Power and fuels from sunlight: When is the postfossil age due?
At present, fossil fuels still contribute over 80% of the power generated in Germany. In the process, too much carbon dioxide is released into the atmosphere, damaging the climate. A reversal has been tabled, but what’s the energy mix going to be in the year 2050?
Professor Wolfgang Eberhardt presents a variegated bouquet of possibilities for the energy mix of the future. The physicist and Scientific Director at HZB, the Berlin Helmholtz Centre for Materials and Energy in Adlershof, is convinced: the next decades will see equal importance attached to firing fossil resources like coal, oil, and gas and to targeted advances in the use of renewable energies like solar, wind, and water. Nuclear energy he sees merely as a bridging technology: too great are the problems with radioactive waste and ultimate storage, and when they do find technical and geographic solutions, they will be political anathema to society for hundreds of years.
At present, fossil fuels represent over 80% of power generation in Germany. Eberhardt is wary about the exact date after which CO2 emitting technologies can be superseded completely: within the next fifty to hundred years, he replied. But not because the carbon based energy sources are becoming scarce, but because in the long run the atmosphere cannot absorb any more CO2 without triggering a climatic collapse.
Eberhardt is convinced: renewable energies are the ticket out. For instance, there is an overabundance of solar energy. “The energy the sun sends to the earth in one hour meets the needs of all humankind for a year,” he summed up. In other words, less than a thousandth of the earth’s surface is needed to collect this energy, depending on the efficiency of the technology. However, which of these natural sources will be drawn on the most – at least in our climes – defies prediction to this day. Possibly Europe’s regions will specialise. There are strong winds in the north, a burning sun in the south, and a lot of hydropower potential in the Alps and Scandinavia. Then, there is the crucial matter of large area expansions to the distribution grid, a task Eberhardt considers to be a pan European responsibility. Wind, sun, and water are not available to all in equal measure, so adequate storage capacity must be created in addition. Eberhardt sees the solution in pumped storage plant and compressed air storage.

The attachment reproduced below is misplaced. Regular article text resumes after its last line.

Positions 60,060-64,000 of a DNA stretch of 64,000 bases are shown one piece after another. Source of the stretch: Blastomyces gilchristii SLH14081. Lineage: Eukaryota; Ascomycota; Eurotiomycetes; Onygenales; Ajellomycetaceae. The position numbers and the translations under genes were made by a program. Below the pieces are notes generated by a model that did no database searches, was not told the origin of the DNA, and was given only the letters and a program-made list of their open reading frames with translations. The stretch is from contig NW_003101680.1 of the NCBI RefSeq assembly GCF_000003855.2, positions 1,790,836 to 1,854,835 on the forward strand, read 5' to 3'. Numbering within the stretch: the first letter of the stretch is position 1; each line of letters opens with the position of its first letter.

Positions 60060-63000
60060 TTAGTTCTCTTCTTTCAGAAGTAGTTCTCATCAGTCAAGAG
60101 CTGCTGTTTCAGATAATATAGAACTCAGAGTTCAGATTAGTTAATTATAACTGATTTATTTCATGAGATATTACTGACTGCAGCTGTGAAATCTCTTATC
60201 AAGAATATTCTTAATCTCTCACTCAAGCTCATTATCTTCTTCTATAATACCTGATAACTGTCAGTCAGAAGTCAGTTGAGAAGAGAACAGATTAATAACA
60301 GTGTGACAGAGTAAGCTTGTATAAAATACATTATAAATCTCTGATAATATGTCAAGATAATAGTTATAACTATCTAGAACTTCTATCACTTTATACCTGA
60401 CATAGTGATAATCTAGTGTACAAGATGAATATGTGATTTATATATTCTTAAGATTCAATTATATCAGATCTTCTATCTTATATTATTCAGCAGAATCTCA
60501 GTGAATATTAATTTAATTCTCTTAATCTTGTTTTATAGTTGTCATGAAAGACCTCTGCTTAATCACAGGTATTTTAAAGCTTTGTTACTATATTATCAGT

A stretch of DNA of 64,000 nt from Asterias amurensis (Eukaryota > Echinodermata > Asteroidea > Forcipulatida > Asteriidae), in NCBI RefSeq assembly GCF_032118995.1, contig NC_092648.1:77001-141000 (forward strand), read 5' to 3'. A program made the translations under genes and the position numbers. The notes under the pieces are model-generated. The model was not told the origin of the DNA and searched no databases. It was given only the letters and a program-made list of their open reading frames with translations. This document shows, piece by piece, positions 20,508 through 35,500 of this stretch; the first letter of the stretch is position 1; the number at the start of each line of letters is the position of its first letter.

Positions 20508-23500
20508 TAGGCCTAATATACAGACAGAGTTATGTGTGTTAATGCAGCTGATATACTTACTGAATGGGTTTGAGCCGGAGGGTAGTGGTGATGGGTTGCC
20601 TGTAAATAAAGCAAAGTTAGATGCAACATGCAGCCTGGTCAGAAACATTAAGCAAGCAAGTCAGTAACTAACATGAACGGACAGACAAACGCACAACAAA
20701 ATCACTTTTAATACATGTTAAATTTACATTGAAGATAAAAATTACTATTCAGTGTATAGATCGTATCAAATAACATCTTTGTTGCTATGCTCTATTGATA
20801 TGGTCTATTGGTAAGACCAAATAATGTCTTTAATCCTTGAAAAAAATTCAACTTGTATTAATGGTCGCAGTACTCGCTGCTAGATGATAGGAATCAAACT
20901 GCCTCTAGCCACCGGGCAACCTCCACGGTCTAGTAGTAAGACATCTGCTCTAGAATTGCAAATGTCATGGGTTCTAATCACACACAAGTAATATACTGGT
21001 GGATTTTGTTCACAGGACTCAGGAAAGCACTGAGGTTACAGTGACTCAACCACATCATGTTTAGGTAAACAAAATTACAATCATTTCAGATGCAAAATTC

Breaking water or converting CO2 could produce hydrogen and hydrocarbons that could then be used as chemical fuels for generating power or fuelling aircraft. And this would not emit CO2 into the atmosphere.
Eberhardt is critical of today’s biofuels. Their production requires foodstuffs that would otherwise have fed the world population. Also, their production consumes a lot of clean water, likewise a dwindling global resource.
These drawbacks could be eliminated when a solution is found to produce fuels directly from sunlight. Research has presented various approaches, e.g. the cultivation of special algae that generate fuels. This elegant solution is found in Nature in the form of photosynthesis. Yet all technologies attempting to imitate this process with stable and improved yield have failed to return satisfactory results. Also HZB is concentrating more on basic research into artificial photosynthesis. In addition to the production of solar fuels, the team of about 200 are also researching into the optimisation of photovoltaic modules. Simplified production, higher efficiency, and less consumption of materials and energy are important subjects. “We still see a great potential in thin film solar cells,” explained Eberhardt. Are there other materials with a greater yield than silicon wafers? The efficiency of these traditional crystalline structures is about 20%. Solar cells of amorphous silicon or organic absorbers are two hundred times thinner, and so save a lot of material and costs in their production, but at present they have only half the efficiency. Greater efficiency is shown by thin film modules of copper indium sulphide or selenide (CIS), of about 15%. As a measure to promote the transfer of technology from top level research into industry, a centre of excellence for thin film and nanotechnology for photovoltaics (PVcomB) was set up in 2007 in Adlershof in a joint project with TU Berlin. Since 2009, the work at this centre has received €12m in funding from the Ministry of Research, with a further €3m coming from the State of Berlin.
No wonder that the HZB enjoys such a high status among young chemists, physicists, and engineers. “Students are easily infected by the fascinating potential of solar research,” explained Eberhardt.
by Paul Janositz